No matter how you train your dog, stand by your method. Understand why you reinforce the way you do and know all the different methods of reinforcement. You might realize , like I have, that all these methods have their pros and cons. This is why I use all of these methods in my training. I train with treats, toys, praise the use of a bridge (the word “good”), tactile , bat and redirection training. All to provide the dog and the client with a well rounded training experience.

So next time you have a trainer ask them what method of training they use and why. It is always interesting to hear peoples different opinions on training.

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Aversive Conditioning (Good or Bad?)


This week is all about aversives, or a way to help avoid an undesirable behavior by helping the client to associate that activity with a negative outcome.

These people and dogs are not associated with my training or company, but have allowed me to see different types of aversives that they use on their dogs.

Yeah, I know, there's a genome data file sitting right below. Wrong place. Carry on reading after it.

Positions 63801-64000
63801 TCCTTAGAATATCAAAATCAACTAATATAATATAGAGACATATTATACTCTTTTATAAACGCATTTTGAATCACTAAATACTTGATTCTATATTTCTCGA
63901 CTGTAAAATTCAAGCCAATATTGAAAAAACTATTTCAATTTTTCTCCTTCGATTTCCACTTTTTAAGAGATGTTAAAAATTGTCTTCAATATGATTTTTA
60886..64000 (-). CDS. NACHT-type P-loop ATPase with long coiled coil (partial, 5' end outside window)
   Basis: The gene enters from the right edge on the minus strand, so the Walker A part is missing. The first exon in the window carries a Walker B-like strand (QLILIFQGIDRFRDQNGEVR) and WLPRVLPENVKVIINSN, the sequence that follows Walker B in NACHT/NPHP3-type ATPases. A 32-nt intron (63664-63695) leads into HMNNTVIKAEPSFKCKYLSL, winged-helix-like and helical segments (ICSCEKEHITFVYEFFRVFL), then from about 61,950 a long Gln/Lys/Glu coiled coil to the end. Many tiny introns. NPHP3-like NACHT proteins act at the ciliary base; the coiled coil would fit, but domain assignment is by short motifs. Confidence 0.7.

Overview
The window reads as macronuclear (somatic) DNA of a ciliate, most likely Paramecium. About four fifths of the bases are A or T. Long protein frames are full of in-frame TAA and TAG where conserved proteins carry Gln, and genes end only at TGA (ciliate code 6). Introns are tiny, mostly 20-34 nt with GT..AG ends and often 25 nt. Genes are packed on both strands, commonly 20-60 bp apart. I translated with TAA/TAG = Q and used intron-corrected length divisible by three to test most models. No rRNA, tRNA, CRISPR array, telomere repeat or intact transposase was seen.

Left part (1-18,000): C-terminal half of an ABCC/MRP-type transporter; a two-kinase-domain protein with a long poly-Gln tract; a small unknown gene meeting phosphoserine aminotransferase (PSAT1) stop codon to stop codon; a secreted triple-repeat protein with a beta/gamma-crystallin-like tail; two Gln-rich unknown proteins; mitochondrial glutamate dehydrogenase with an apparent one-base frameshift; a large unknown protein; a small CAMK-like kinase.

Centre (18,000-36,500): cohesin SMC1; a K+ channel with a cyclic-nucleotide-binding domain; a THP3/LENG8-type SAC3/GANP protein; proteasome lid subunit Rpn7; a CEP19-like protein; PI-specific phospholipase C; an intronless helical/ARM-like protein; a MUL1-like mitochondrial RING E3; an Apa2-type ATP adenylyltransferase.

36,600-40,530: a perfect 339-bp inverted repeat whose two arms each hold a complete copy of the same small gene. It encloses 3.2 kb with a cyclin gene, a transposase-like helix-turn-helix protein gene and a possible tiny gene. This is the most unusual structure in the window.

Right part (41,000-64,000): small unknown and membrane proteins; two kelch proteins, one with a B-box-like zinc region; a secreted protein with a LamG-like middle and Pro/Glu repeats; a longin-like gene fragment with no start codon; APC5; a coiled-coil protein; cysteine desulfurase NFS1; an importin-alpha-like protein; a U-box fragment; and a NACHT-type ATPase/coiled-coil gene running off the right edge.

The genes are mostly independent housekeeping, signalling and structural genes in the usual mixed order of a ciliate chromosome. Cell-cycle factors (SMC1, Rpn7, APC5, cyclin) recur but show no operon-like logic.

I always train animals behaviorally, by understanding the root of the problem behavior and having the dog learn and fix this problem or fear on their own. Now not every trainer uses positive reinforcement training and thus they revert to shock collars, spray collars, or punishment to help stop the undesired behavior.

This experiment will give me and in turn my readers insight into these pros and cons of aversives.

Spray collars

Today I am observing a small breed dog with a spray collar. I am taking into consideration the duration of the barking period in response to the aversive spray.